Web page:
In older adults undergoing spine surgery, postoperative delirium (POD) is associated with pain levels but not with opioid consumption, according to secondary analysis findings published in the Journal of Pain Research.
Age is the most notable risk factor for POD, which is associated with postoperative neurocognitive decline, loss of independence, and increased mortality. Previous research has suggested a link between preoperative opioid use and POD in those undergoing spine surgery. Investigators therefore examined the association between POD development and postoperative pain and opioid use, taking into account the patients’ preoperative opioid use status.
Investigators conducted a secondary analysis of a prospective, observational study of patients 70 years of age and older undergoing elective spine surgery at Brigham and Women’s Hospital in Boston between 2017 and 2018. The secondary analysis evaluated predictors for POD, which were determined by daily in-person interviews using the Confusion Assessment Method instrument. Pain was quantified using a 10-point Numerical Rating Scale (NRS). Among the 219 patients studied (mean age, 76 years), 57% were men, 27% took preoperative opioids, and 25% exhibited POD in the first 3 days following surgery.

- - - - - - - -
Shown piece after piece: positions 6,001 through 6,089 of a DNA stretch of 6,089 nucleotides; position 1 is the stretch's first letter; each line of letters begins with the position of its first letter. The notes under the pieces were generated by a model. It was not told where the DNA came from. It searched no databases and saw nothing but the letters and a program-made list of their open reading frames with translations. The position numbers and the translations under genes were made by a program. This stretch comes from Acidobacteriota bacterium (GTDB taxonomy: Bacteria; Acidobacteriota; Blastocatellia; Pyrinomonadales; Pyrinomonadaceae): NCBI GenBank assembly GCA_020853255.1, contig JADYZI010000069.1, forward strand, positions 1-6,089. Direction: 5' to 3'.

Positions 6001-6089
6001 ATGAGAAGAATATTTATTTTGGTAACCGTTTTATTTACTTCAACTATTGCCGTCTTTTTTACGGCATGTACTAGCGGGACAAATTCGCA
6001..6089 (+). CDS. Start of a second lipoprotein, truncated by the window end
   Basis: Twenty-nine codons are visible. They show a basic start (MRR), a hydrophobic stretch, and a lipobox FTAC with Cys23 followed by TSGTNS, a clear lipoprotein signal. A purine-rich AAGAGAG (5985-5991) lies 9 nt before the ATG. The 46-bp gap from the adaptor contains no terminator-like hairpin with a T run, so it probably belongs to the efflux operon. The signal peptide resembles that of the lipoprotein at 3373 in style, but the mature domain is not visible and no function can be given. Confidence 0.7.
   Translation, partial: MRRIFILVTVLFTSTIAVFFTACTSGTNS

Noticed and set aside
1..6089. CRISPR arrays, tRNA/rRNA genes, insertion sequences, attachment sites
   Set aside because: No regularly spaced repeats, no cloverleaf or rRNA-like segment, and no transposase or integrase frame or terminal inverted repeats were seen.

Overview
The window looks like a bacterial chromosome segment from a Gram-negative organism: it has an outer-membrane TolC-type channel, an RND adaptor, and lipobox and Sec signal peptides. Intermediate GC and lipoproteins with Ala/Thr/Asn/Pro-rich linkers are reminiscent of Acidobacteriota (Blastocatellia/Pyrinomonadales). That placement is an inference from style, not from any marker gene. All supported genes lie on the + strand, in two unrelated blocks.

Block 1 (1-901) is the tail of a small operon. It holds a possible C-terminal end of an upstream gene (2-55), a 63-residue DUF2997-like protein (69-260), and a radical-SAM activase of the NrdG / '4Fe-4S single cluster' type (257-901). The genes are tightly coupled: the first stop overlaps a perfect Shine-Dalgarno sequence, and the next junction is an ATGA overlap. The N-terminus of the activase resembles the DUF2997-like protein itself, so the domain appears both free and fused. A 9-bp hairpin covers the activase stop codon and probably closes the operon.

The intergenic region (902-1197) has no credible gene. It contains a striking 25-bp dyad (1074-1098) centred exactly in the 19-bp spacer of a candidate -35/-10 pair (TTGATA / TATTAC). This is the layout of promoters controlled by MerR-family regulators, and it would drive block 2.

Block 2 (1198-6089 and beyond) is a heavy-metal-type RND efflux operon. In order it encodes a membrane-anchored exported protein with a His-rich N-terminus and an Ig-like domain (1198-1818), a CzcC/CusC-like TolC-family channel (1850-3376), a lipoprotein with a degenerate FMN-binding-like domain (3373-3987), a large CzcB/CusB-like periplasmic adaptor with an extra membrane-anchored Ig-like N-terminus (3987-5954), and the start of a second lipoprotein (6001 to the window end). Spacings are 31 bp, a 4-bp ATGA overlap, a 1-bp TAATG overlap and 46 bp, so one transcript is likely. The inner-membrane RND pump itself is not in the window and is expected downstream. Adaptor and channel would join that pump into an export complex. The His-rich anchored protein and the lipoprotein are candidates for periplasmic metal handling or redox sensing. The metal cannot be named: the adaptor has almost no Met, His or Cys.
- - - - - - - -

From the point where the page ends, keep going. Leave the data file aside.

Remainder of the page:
The analysis found that patients taking opioids before surgery had higher maximum daily pain scores during the first 3 days after surgery (mean range, 6.8-7.2 points) than patients without preoperative opioid use (mean range, 5.6-6.1 points; all P <.01). Notably, the preoperative opioid users consumed around twice as many opioids than those without preoperative opioid use (mean range, 2.5-3.0 vs 1.3-1.5 morphine milligram equivalents (MME)/hr; all P <.001), respectively.
Patients with POD vs those without had higher maximum postoperative pain scores on day 1 (mean, 7.1 vs 6.1 points; P <.01), day 2 (mean, 6.8 vs 5.9 points; P =.02), and day 3 (mean, 6.6 vs 5.7 points; P =.01). No difference in opioid consumption was observed on the basis of POD status.
This study is limited by the fact that preoperative opioid doses and duration of postoperative opioid therapy were not evaluated.
Study authors concluded, “This study showed that POD was not significantly associated with postoperative opioid consumption, but instead was associated with greater postoperative pain, especially in patients who were taking opioids preoperatively.” Based on these findings, clinicians should consider older patients’ preoperative opioid use in determining perioperative analgesic management, the researchers added.
This article originally appeared on Clinical Pain Advisor
Sica R, Wilson JM, Kim EJ, Culley DJ, Meints SM, Schreiber KL. The relationship of postoperative pain and opioid consumption to postoperative delirium after spine surgery. J Pain Res. 2023;16:287-294. doi:10.2147/JPR.S380616